But then again, the iron fist from above often asserts its power. Take for instance the case of the Golden State of California, where its water shortage has prompted a firm response from water authorities and other governmental entities who are beginning to deny development applications because the state's water capacity simply cannot support the new proposals. These authorities are invoking a state law that requires a 20-year supply of water to be present for the development to take place. As one developer has noted, "I think this is a warning for everyone." Not even movie stars are immune from the iron fist of government. Robert DeNiro, actor and real estate developer, faced criticism recently for a top-floor penthouse he tried to tack on to a new hotel in an historic district. The New York City Landmarks Commission will rule on the matter shortly. DeNiro only offered, "You know, it's a process."
Although, governmental power sometimes breeds malcontent amongst the populace. On the other side of the globe, in Dakar, Senegal, questions have been raised where massive development is taking place in the city's core with the aid of investors from Dubai. Amidst the seeming riches, the lower classes have been shut out of the benefits, even though the government has allocated significant resources to these ventures. The government, led by President Abdoulaye Wade, has brought the appearance of prosperity to the metropolis, but not necessarily the reality. Although he guided the construction boom with the hand of government behind him, it may ultimately be used against him as he seeks to groom his son to fill his seat. As one disgruntled street merchant notes, "We can't eat roads. We can't afford to sleep in five-star hotels. So for whom is all this? Not for the ordinary Senegalese man."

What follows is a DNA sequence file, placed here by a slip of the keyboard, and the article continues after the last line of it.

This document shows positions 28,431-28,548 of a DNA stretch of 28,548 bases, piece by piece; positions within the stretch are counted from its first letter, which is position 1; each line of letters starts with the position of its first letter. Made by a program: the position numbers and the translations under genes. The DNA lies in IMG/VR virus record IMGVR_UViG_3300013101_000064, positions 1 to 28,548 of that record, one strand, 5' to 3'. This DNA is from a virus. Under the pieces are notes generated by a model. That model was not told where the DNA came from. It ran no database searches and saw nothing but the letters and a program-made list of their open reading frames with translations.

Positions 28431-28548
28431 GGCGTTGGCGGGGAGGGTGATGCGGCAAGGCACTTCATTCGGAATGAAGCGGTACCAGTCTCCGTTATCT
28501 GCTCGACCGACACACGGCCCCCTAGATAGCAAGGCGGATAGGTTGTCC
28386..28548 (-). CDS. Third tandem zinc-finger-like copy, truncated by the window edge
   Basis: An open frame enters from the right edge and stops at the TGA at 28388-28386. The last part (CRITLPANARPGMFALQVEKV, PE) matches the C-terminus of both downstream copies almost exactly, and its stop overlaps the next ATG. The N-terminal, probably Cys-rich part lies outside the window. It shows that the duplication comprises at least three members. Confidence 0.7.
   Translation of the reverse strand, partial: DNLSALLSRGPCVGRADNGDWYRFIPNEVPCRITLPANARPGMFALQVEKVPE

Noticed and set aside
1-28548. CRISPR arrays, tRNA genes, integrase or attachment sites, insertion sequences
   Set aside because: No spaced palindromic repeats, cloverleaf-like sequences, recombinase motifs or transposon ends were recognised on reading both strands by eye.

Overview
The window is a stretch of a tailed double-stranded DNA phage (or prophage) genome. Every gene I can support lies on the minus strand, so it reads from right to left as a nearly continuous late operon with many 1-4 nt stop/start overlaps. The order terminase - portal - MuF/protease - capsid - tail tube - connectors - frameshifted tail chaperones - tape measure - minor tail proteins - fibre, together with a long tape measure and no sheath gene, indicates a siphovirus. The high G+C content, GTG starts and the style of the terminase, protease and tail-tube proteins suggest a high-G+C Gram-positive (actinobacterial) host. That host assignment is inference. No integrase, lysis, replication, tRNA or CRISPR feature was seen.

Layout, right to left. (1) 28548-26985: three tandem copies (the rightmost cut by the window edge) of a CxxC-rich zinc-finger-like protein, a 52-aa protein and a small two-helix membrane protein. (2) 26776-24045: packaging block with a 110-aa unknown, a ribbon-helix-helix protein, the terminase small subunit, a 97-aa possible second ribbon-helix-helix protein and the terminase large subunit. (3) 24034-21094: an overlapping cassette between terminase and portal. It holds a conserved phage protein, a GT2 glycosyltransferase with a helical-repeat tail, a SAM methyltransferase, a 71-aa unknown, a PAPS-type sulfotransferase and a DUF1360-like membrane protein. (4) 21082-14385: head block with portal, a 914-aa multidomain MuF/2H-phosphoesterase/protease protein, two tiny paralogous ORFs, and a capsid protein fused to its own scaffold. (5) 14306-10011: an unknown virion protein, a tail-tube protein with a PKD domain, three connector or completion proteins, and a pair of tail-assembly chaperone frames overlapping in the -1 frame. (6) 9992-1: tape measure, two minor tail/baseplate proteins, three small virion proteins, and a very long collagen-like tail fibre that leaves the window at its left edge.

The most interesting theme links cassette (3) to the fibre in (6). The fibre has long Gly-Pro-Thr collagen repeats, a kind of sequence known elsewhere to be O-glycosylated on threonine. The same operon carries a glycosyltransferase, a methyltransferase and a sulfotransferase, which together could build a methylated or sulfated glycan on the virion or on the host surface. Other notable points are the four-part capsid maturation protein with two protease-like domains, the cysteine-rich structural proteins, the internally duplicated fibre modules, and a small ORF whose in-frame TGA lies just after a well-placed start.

In another wrinkle to the "iron fist", governments often come into conflict with each other, particularly when there's a chance to point blame away from themselves. For instance, U.S. Mayors recently appeared before Congress to beg for help to upgrade strained infrastructure systems, from roads to water systems. That day the Senate committee offered a bill that would create a National Infrastructure Bank to allow for the issuance of $60 billion in bonds. Even the national government may not be able to handle the $1.6 trillion task ahead of the country to achieve a "properly functional level" for its transportation and other critical lifelines. But the problem has fallen on the national government from the localities below. In this case, no one really wants to take the reins of control.
I suppose the reason that this issue came to the forefront for me was that I recently served on a jury. Although I was just an alternate, I sat through the whole trial. During it, the judge continually reminded us that we were the ultimate arbiters of fact in the case, which is true. As I mention in my explanation for this forum, the land use process is in many ways the most democratic of activities, as everyone can participate. In that blurb, I reference one's participation on a jury. After my experiences in sitting in that box judging a fellow citizen's actions, nothing has changed my thoughts on land use. The sheer messiness of the process, just like a trial, makes everyone's opinion count. However, where the two worlds differ is that in the case of a courtroom, everyone's looking to the jury for an answer. In a room holding a land use discussion, sometimes it's not clear who in fact is in control.